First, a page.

Clinicians Comment on Controversial Mammography Study

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Daniel B. Kopans, MD, Carol H. Lee, MD, and Edith A. Perez, MD, discuss the findings of a controversial study on screening mammograms.

A new report from the Canadian National Breast Screening Study found no reduction in mortality in women who received annual screening mammograms and has set off a firestorm of criticism and an impassioned defense. Read more

Expert Opinion
Edith A. Perez, MD
Edith A. Perez, MD

Our recommendations for screening mammography are based on the totality of the data, and are not going to be currently modified based on the results of this one study. Of particular interest in this Canadian study is the fact that those in the screening group were actually found to have tumors of smaller size and smaller number of involved axillary nodes; these could be important facts beyond the reported overall survival data.

Edith A. Perez, MD
Chemotherapy Advisor Editorial Advisory Board Member
Director of the Breast Program
Mayo Clinic
Jacksonville, FL

Expert Opinion
Carol H. Lee, MD
Carol H. Lee, MD

The Canadian National Breast Screening Study (CNBSS) recently reported in the BMJ was criticized when its results were first reported 25 years ago and largely discredited at that time. In fact, the Canadian government, which administers health care in that country, offers screening mammography to its population because the preponderance of evidence is in favor of screening.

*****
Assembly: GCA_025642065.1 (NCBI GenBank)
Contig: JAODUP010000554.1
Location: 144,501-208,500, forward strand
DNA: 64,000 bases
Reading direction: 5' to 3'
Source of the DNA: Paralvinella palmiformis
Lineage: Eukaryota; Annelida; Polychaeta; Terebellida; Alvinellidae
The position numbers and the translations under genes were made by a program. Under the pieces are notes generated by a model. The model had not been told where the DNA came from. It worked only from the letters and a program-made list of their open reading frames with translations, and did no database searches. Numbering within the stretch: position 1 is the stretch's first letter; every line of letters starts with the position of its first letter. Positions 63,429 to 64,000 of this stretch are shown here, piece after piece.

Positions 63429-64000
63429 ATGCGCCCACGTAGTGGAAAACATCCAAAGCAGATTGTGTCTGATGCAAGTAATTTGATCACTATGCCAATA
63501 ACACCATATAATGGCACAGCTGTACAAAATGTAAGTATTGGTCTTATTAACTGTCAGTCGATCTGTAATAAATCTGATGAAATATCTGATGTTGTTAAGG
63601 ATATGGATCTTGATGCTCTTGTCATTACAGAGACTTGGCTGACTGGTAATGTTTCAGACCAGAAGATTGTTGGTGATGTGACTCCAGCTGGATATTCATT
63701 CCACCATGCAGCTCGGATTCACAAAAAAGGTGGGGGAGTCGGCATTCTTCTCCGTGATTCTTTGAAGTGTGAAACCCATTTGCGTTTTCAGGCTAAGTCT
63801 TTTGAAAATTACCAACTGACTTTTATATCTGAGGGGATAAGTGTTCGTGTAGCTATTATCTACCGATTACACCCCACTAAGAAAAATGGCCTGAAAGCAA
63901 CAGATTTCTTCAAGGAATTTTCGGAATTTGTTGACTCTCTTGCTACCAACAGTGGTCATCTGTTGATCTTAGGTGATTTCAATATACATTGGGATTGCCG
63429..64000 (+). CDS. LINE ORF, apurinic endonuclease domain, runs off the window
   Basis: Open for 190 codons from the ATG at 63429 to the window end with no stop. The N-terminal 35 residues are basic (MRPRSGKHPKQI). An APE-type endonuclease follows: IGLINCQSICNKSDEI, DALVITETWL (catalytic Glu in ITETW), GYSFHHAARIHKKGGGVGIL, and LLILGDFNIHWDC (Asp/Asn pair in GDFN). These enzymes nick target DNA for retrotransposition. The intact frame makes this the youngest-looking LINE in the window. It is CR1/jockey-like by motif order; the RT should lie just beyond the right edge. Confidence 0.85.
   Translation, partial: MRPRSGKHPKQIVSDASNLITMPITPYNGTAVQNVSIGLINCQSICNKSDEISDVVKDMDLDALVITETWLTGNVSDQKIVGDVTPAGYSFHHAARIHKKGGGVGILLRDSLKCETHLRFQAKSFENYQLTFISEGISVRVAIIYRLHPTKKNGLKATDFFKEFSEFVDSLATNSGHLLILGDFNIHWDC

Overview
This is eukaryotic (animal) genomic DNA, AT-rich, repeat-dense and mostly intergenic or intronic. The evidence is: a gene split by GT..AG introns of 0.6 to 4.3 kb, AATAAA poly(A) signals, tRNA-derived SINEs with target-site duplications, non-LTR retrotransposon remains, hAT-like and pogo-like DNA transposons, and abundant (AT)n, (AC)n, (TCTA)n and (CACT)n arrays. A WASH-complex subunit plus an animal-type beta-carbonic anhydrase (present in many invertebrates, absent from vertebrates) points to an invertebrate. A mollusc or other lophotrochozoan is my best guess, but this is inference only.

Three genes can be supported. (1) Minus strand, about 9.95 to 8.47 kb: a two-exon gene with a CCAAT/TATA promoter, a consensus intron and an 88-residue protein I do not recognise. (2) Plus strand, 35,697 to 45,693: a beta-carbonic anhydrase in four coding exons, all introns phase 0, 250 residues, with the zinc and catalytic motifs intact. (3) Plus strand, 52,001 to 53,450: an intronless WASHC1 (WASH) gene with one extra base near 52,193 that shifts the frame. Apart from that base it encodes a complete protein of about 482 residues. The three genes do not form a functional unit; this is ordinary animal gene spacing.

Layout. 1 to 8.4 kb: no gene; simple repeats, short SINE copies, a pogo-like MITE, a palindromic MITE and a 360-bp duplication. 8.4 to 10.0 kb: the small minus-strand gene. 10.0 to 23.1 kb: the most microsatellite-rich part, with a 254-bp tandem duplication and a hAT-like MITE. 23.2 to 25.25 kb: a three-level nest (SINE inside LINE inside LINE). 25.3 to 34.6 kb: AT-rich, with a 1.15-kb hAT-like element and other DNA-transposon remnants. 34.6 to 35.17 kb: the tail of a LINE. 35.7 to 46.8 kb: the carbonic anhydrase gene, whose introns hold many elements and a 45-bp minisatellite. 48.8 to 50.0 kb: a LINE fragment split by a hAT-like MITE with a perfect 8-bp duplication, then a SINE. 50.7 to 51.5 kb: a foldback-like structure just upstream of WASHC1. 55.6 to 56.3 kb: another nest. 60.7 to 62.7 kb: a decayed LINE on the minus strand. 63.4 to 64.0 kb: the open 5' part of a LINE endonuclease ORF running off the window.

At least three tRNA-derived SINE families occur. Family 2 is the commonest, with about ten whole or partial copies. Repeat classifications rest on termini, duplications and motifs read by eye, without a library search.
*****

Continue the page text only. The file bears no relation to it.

The CNBSS is an outlier among the other seven large prospective randomized clinical trials of screening mammography, all of which showed a decrease in breast cancer mortality among the screening group. The criticisms of the CNBSS include very poor image quality, even for the 1980s, and questions about the randomization procedure with substantially more women with advanced cancers included at the start of the study in the screening arm compared to the control group.

Current digital mammography is vastly improved compared to the mammograms produced in the CNBSS. We have been screening in this country for more than 25 years and have seen a concomitant 30% decrease in breast cancer mortality. It has been argued that this is due to advances in treatment rather than in early detection through screening, but those of us who actually take care of patients with breast cancer know that small, localized breast cancers are more often successfully treated than large cancers and/or those that have metastasized.

Reports such as this in the BMJ can raise doubts among the general public about efficacy of screening mammography, which is a public health measure that has been proven to be of benefit. In my opinion, paying so much attention to an already discounted study does not serve a useful purpose.

Carol H. Lee, MD
Department of Diagnostic Radiology
Memorial Sloan-Kettering Cancer Center
New York, NY

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